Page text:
Manx Loaghtan Sheep raised mainly for meat and wool. The breed is one of the rare breeds of sheep originated in the Isle of Man. One of the multihorned sheep which have 2, 4 and sometimes even 6 horns.
Manx Loaghtan Sheep breed information
Manx Loaghtan breed medium to small-sized sheep that are multihorned.
Both ewes and rams are usually horned, sometimes having four or six horns.
The adult sheep are chocolate brown in color, whereas the lambs are black, slowly they change to the chocolate brown color in 6 to 8 months.
The adult Manx Loaghtan ram weighs 60 kg (130 lb) and ewe weighs 40 kg (88 lb).
The rams have unique strong horns.
The ewes are slow maturing which takes 18 months to breed.
Lambing is easy without any major problems.
The flavor of the meat increases when the sheep are slow maturing.
The wool is soft, lustrous and excellent for hand spinning. The staple length varies from 70 mm to 100 mm.
The wool is used to make outerwear which is usually in toffee color.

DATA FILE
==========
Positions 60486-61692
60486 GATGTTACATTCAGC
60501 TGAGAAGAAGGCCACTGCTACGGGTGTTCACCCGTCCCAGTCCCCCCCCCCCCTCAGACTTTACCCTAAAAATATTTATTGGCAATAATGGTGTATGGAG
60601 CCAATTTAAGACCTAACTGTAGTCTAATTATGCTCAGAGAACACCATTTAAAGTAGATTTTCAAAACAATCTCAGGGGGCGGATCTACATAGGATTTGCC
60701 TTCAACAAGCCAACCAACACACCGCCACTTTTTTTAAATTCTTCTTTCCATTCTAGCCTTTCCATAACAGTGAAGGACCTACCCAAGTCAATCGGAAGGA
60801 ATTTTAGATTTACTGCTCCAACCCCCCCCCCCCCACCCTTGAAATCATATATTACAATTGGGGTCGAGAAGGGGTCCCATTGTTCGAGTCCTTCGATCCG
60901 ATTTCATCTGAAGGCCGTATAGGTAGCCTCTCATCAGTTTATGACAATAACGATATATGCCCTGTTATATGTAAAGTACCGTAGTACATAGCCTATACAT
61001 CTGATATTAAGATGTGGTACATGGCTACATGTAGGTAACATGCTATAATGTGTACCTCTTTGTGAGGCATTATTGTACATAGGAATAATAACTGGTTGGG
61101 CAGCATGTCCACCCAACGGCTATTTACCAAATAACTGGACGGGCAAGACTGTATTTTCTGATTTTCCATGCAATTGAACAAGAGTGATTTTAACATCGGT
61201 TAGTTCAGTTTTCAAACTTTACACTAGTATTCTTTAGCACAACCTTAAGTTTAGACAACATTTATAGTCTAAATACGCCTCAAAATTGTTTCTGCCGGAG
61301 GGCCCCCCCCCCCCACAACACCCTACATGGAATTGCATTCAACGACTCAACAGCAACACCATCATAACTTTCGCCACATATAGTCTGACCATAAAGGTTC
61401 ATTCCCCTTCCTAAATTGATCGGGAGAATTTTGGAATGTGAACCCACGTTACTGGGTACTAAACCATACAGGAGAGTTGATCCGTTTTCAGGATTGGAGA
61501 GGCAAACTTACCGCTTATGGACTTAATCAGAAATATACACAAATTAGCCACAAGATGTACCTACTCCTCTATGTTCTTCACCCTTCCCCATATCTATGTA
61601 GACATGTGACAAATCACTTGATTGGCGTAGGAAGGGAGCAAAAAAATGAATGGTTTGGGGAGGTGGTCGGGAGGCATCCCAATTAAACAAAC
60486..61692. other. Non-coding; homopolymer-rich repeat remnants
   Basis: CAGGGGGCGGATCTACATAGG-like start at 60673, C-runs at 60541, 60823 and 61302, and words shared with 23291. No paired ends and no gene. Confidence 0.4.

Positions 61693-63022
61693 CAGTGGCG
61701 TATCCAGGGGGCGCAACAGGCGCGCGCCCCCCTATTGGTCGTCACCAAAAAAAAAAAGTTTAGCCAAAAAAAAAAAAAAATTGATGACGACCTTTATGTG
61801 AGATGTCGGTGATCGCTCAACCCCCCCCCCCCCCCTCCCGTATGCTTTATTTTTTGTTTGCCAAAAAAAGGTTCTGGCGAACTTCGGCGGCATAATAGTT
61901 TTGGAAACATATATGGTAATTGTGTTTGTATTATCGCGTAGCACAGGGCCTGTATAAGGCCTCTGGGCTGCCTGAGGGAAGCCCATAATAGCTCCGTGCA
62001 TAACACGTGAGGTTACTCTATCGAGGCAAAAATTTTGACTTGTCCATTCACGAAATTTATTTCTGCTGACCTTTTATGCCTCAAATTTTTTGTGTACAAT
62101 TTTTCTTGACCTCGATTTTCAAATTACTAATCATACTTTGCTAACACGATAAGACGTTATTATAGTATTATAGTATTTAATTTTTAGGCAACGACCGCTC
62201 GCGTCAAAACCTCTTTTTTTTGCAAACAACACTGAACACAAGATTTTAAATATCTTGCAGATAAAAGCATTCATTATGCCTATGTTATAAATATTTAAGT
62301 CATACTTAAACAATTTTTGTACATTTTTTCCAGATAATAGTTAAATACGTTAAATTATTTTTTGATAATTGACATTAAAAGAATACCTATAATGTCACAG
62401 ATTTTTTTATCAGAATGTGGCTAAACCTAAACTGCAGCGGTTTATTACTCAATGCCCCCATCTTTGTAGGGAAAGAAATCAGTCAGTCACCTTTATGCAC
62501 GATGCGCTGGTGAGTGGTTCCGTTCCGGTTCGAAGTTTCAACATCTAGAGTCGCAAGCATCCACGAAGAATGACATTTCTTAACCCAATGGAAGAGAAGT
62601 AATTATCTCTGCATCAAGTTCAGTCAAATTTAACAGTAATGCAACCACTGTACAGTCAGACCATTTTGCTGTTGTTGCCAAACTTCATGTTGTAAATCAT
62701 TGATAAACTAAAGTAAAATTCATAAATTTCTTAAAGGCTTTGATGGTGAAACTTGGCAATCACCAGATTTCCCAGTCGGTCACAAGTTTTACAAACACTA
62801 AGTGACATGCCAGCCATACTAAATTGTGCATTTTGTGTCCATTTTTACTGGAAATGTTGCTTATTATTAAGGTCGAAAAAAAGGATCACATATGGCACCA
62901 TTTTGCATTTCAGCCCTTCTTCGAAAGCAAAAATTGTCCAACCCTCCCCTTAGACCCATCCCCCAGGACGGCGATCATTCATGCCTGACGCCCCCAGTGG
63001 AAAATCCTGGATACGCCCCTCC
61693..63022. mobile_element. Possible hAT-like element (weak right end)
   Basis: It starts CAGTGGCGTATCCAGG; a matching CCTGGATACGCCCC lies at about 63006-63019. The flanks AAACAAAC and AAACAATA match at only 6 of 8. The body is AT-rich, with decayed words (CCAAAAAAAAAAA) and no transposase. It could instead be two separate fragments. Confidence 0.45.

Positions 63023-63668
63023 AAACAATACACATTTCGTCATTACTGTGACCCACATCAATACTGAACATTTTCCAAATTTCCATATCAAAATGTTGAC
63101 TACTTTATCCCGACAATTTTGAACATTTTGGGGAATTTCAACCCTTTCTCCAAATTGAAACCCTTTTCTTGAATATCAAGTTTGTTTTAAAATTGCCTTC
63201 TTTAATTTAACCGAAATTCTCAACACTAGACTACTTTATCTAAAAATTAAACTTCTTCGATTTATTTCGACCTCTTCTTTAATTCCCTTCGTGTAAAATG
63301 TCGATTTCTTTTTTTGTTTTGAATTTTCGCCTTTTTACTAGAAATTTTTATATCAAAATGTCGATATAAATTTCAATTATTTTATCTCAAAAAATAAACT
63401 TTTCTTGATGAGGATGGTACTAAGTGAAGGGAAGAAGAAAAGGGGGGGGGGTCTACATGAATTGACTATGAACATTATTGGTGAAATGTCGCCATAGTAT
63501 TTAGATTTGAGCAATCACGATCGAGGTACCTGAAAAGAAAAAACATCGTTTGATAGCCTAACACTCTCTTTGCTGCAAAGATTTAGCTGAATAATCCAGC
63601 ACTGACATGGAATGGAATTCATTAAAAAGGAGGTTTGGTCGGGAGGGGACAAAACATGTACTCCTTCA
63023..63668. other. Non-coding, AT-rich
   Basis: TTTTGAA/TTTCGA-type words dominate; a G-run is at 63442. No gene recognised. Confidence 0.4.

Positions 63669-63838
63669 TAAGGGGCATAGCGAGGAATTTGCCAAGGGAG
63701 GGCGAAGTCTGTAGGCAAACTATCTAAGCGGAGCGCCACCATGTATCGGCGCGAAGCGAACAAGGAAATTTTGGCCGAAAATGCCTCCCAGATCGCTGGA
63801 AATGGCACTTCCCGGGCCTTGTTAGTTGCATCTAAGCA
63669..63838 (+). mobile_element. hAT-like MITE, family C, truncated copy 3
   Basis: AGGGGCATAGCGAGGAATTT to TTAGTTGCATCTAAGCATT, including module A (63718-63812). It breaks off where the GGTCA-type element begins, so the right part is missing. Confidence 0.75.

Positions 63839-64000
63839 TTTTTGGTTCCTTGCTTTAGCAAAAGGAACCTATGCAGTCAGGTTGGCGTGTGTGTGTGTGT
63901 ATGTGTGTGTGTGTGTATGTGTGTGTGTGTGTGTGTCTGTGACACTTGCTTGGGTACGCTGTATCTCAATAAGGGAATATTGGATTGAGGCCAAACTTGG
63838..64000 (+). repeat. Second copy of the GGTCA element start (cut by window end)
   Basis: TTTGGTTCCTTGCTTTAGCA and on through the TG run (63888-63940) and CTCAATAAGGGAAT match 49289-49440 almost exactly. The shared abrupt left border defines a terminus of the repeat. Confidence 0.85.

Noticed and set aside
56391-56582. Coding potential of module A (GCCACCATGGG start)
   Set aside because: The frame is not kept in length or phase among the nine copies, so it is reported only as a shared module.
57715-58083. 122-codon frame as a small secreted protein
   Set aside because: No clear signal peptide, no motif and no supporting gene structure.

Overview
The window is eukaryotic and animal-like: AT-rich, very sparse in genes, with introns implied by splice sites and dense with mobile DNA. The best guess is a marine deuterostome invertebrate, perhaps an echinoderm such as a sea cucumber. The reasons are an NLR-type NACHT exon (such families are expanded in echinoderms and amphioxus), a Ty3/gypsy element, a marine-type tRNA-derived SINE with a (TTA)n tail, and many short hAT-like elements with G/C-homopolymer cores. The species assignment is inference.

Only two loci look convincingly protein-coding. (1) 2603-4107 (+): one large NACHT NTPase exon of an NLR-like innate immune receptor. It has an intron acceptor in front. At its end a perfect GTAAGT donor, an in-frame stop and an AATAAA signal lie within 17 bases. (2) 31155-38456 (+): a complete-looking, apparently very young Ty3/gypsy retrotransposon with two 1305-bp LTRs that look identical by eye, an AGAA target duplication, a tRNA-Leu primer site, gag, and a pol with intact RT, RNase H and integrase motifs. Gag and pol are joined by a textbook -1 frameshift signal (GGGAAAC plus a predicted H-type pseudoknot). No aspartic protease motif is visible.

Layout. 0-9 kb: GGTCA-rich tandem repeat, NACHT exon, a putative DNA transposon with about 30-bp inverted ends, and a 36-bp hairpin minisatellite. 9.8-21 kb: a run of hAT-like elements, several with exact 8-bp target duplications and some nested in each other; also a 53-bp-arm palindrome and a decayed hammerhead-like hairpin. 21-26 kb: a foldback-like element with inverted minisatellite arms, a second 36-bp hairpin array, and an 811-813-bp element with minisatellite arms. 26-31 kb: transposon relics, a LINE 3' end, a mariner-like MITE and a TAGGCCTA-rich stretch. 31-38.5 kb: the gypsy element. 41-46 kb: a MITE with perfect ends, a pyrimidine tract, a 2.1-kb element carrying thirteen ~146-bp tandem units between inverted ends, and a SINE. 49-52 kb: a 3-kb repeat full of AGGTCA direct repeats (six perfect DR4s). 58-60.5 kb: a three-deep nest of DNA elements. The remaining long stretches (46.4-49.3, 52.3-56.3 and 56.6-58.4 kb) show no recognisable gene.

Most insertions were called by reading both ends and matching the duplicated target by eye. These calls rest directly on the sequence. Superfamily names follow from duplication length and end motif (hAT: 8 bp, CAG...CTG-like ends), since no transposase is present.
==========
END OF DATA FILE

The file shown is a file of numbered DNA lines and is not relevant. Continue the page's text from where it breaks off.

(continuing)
The breed is also a very good grazer, can be used for conservation grazing situations.
Things to know
Manx Loaghtan name has come from two Manx words describing the color — Lugh (mouse) and Dhoan (brown).
The Manx Loaghtan is one of the groups of Northern short-tailed primitive breeds that also includes the Soay and the Shetland amongst others.
Manx Loaghtan sheep on the watch list of the Rare Breeds Survival Trust.
A terminal sire on a Manx Loaghtan ewe will produce a good commercial lamb that will grade well.
The Rare Breeds Survival Trust has helped Manx Loaghtan sheep from near extinction 3 times.
Brief characteristics of Manx Loaghtan Sheep
|Breed Name||Manx Loaghtan Sheep|
|Country/Place of Origin||Isle of Man|
|Breed Purposeamerica||wool and meat|
|60 kg (130 lb)|
|Ewe(Female)||40 kg (88 lb)|
|Kidding||single or twins|
|Good for Stall Fed||open grazing|
|Climate Tolerance||local conditions|